“Despite maturing data analytics within organisations data governance is still a major challenge and focus.
And often I hear about how data science is being done in isolation, as a skunkworks project, behind the scenes in organisations.
Is there a case for 'data science governance' to make sure disparate business units follow the same rules and policies? Or does this choke the inherent creativity in data science?”
Two weeks ago, after meeting with a data science executive from one of South Africa’s largest banks, I posted this question on LinkedIn. It came about because he talked about how he was running data science projects in his very specific part of the bank. But often they weren’t recognised or funded because they didn’t meet the group data science policies.
It’s generally accepted that data science projects are creative endeavours where the Data Scientist(s) applies his unique view of the problem to develop the solution. The project should not be boxed by a framework.
I posted my question on LinkedIn to get a sense of what the data analytics/data science market thinks. And the responses were very interesting.
Read them below for quick reference:
My feeling is that creativity around the project and governance are not mutually exclusive. You want the freedoms to explore the data, but you want highly governed data and models. I think the governance is important as projects reach maturity and move out of research phases and into production. But I see good governance as a building block to valuable analytics, not a hindrance. If done well your governance shouldn’t get in your way, it should save you from potential disaster. It will also be the thing that gives the industry longevity in an age of snake oil, I suspect poorly governed data and models will be big bubble poppers in the near future.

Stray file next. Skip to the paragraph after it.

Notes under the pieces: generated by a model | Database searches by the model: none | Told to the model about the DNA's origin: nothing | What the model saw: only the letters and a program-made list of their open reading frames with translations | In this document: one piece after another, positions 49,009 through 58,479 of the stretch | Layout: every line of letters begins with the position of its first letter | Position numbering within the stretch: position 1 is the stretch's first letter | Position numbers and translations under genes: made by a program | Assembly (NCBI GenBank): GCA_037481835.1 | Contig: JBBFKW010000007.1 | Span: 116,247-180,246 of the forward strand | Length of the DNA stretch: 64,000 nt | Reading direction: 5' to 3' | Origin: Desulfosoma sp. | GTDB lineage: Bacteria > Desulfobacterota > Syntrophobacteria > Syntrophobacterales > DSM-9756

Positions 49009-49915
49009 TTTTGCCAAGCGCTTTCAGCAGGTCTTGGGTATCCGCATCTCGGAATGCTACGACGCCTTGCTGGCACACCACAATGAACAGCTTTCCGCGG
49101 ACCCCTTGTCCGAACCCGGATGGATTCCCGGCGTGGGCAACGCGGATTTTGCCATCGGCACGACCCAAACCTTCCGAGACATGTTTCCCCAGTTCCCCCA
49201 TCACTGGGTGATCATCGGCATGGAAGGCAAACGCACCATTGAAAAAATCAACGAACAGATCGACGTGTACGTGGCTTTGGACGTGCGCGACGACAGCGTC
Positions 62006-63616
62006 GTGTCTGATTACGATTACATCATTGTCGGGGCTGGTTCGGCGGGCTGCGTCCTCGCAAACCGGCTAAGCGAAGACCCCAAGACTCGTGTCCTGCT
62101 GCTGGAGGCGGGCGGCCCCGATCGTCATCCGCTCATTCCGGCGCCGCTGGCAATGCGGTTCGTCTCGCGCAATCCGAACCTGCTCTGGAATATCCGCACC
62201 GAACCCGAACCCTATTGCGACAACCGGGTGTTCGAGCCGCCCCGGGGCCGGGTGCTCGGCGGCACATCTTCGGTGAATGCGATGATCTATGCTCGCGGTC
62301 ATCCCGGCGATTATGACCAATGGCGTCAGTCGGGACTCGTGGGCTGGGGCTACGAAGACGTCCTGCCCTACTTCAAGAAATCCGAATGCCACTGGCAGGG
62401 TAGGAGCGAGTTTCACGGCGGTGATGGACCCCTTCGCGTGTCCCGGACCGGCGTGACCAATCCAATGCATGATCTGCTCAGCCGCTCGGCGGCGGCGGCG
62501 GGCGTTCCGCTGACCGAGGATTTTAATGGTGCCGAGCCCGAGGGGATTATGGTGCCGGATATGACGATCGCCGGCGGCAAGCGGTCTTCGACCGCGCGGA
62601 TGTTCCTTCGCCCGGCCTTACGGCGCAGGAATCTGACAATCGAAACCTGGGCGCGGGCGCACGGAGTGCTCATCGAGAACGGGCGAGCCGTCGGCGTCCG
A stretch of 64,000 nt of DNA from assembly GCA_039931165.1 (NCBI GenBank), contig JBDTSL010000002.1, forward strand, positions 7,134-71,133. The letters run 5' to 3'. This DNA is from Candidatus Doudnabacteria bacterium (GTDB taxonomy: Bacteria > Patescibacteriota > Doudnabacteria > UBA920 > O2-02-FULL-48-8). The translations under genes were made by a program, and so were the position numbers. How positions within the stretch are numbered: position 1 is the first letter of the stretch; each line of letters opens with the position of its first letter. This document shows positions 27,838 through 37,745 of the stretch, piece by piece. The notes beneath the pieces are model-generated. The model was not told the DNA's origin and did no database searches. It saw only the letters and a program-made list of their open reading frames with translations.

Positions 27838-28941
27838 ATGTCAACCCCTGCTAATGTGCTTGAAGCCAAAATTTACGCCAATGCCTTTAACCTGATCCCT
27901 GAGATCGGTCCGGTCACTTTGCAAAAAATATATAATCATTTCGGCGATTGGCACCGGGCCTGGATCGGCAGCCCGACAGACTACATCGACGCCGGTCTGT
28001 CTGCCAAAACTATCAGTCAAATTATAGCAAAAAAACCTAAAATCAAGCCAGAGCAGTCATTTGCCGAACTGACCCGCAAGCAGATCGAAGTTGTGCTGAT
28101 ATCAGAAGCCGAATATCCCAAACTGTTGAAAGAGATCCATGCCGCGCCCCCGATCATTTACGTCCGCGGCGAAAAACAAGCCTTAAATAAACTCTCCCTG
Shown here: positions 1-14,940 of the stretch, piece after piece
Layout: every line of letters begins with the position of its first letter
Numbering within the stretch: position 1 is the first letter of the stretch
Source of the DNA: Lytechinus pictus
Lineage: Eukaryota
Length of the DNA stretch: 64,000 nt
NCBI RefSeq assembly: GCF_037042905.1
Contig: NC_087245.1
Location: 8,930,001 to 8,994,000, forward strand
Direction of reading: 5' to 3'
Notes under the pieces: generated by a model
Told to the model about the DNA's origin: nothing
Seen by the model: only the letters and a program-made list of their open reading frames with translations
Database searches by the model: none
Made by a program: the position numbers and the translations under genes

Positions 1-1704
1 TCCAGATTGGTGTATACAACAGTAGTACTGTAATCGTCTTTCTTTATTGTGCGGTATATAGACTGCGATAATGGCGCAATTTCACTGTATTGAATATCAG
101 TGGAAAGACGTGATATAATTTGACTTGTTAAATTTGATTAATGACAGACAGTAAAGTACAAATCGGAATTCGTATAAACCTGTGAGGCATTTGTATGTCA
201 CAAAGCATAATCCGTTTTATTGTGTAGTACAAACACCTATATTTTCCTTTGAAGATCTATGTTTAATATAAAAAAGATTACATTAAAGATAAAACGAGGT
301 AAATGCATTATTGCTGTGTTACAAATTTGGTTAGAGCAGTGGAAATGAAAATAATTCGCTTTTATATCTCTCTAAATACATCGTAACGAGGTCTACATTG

Data Analytics = Data Science. The former is somewhat deterministic, and therefore easier to manage expectations as it can fit into traditional business planning cycles. The latter is inherently unpredictable as it involves an unknown number of failed hypotheses before progress
is made. This can be frustrating for project managers, as it is harder to measure progress. Product owners get frustrated, and the short-term lack of results is deemed as a failure. As a result, data science teams are often shielded from product, and work on their own timeframes. This reinforces the silo structure that you so often see.
It is possible to have good data science governance, it becomes a question of timeframes. Organisations need to realise that Data Science is a long(er) term R&D investment, and treat it accordingly. It can still coexist with existing business practices such as Agile, but Deliverables need to be set in terms of number of iterations (in the shorter term), or on a 6+ month timescale.
An aim should be to get data to data scientists in a standardised, quality checked (if possible) format as quickly as possible, speeding up the Data Science lifecycle, enabling fast failures or successes.
Successes deployed should be governed, reasons for failures should be documented so that future cycles can be optimised.